“We review it to ensure that their compensation is adequate and appropriate,” he said.

of new rules put in place by the IRS at the end of 2007, nonprofit tax
filings are slightly more detailed than in years past. Delta Dental
reported on the new form that the executives listed in the 990 received
first class or charter travel, membership in health or social clubs and
travel for companions. Adler would not name the clubs that the company
belongs to, but said that it is viewed as a “normal part of business.”
He said that the memberships are only used for business purposes, and
if an executive uses the membership for personal reasons, it is
reflected in compensation. Adler said that the company’s policy is to
travel coach on commercial airlines, and that the company only pays for
a companion of an employee to fly on the company dime in exceptional
circumstances, and that, too, would be reflected as part of an
employee’s compensation.

tax filing also lists the top four contractors used by Delta Dental.
According to the filing, Gyro HSR, an advertising firm, was the top
contractor and was paid $1.8 million for its services. Gyro created a
series of advertisements for Delta Dental that depicted a tooth as a
part of nature.

Group LLC, an information technology firm based in a home in Holt, was
paid $1.8 million for its services; Sierra ITS, a Park Ridge,
Ill.-based IT staffing firm, was paid $1.2 million; DaVinci Selectwork,
a New York-based
media buyer, was paid $1.2 million (which, Adler said, included the
cost of buying advertising); and Brighton-based IT firm Pillar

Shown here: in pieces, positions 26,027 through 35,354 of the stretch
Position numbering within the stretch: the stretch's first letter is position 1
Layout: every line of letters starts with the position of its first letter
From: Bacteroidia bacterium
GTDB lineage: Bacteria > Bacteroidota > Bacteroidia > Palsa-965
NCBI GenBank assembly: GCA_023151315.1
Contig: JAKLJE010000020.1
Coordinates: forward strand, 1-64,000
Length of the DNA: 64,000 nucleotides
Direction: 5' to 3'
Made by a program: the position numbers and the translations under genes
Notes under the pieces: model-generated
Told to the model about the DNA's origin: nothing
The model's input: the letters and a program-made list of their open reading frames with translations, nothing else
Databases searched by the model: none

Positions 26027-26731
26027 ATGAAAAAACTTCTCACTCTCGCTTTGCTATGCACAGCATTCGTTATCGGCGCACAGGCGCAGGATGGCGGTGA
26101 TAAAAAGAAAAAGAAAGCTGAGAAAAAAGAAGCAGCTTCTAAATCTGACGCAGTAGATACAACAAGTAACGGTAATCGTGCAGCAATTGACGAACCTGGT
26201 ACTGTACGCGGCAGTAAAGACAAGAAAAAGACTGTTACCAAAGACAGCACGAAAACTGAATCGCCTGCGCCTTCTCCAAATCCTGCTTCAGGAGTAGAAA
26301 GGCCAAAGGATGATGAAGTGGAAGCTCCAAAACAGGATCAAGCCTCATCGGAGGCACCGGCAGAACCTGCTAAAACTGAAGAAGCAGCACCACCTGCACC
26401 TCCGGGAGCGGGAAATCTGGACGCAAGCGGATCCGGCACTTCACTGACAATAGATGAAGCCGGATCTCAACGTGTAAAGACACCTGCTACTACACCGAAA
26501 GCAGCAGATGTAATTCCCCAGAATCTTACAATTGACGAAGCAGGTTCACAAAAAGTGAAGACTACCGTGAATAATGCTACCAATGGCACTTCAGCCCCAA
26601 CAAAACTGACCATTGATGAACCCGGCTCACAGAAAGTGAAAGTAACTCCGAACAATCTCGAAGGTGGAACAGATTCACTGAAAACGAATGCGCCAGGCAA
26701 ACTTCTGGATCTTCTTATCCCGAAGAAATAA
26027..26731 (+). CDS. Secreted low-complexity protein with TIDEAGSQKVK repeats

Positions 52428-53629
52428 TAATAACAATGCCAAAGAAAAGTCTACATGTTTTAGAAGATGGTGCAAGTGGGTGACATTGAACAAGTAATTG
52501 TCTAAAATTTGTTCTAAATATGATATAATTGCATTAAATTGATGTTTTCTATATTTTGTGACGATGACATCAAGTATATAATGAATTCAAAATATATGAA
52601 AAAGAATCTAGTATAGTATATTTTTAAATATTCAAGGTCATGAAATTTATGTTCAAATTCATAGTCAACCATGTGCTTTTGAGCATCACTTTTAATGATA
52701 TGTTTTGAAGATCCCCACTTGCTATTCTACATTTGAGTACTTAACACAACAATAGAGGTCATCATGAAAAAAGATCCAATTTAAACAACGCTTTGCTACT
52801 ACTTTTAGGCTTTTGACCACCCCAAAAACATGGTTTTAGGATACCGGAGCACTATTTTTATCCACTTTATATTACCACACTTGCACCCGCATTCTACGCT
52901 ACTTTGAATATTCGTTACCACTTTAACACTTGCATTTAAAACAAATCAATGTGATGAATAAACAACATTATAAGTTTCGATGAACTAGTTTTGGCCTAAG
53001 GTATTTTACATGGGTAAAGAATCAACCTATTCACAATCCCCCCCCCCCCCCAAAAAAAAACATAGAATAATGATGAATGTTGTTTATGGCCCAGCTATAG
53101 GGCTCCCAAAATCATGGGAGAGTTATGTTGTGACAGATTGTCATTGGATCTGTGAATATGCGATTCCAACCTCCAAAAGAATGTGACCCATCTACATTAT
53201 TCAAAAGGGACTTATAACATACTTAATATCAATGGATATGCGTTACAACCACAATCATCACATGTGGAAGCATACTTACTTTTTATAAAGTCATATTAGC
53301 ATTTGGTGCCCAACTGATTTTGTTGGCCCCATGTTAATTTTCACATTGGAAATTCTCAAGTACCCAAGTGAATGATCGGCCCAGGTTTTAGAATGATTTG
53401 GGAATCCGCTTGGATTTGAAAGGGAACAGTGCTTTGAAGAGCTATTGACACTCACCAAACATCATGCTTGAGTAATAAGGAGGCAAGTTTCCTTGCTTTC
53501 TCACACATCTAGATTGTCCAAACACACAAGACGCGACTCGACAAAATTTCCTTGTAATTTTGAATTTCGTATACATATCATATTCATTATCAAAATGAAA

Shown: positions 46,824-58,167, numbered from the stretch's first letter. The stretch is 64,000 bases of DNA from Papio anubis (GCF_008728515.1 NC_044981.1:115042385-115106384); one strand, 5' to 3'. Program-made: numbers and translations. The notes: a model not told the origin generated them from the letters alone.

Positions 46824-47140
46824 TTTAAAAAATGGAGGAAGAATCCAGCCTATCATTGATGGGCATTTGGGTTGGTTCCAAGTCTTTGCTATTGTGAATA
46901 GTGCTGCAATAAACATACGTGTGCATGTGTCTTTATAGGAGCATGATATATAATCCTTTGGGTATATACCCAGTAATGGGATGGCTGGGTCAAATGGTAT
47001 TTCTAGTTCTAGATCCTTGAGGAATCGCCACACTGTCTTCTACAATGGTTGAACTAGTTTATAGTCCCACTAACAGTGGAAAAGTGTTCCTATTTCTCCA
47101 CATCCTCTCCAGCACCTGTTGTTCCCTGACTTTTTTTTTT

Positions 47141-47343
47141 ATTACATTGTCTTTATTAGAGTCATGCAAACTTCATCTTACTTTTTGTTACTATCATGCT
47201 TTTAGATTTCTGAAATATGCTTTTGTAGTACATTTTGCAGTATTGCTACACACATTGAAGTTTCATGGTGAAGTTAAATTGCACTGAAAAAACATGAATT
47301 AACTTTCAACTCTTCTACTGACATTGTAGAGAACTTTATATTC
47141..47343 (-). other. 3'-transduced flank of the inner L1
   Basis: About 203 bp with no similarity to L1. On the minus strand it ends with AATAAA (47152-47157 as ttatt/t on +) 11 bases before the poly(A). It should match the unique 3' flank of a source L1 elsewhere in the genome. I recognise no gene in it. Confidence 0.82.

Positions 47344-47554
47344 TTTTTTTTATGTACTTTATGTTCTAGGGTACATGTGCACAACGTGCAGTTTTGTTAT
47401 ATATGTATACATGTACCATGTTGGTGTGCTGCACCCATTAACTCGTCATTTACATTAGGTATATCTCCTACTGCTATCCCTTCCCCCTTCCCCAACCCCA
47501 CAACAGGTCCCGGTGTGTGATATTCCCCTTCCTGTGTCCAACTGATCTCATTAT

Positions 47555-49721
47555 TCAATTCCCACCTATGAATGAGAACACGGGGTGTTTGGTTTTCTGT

Technology Group LLC was paid $919,000.

total, Delta Dental contracts with 28 different companies for services,
half of those companies provide IT services. Adler said that Delta
Dental uses a lot of IT contractors because a large part of the
company’s operations deal with claims processing. He said that the head
of the IT department decides how many outside contractors are needed to
staff Delta Dental.

filing also shows that five Delta Dental board members — all dentists —
receive health insurance payouts form the company. Immediate past board
president John Breza received $185,982 in insurance payouts in 2008,
Vice Chairman Terrence Comar received $179,000, at-large member Todd
Ester received $467,987, director Joseph Harris received $142,405, and
director Lonny Zeitz received $233,586.

duties as a board members and duties in their offices aren’t in
conflict with each other,” Adler responded to a question about why some
board members also do business with the company. “We rely on many
dentists for consulting. We work with the industry very closely.”

Dental is also in the midst of expanding its Okemos headquarters. Adler
said that the original plan was scaled back in light of reduced
revenues for the company, but that it is on track to be completed as
scheduled. Adler said that the planned adding of 150 jobs as part of
the expansion might still happen over a period of 10 years.

there’s an opportunity to expand staff, we’d do that,” Adler said. “We
would have to get through the economic situation facing the state and
the country.”

— Neal McNamara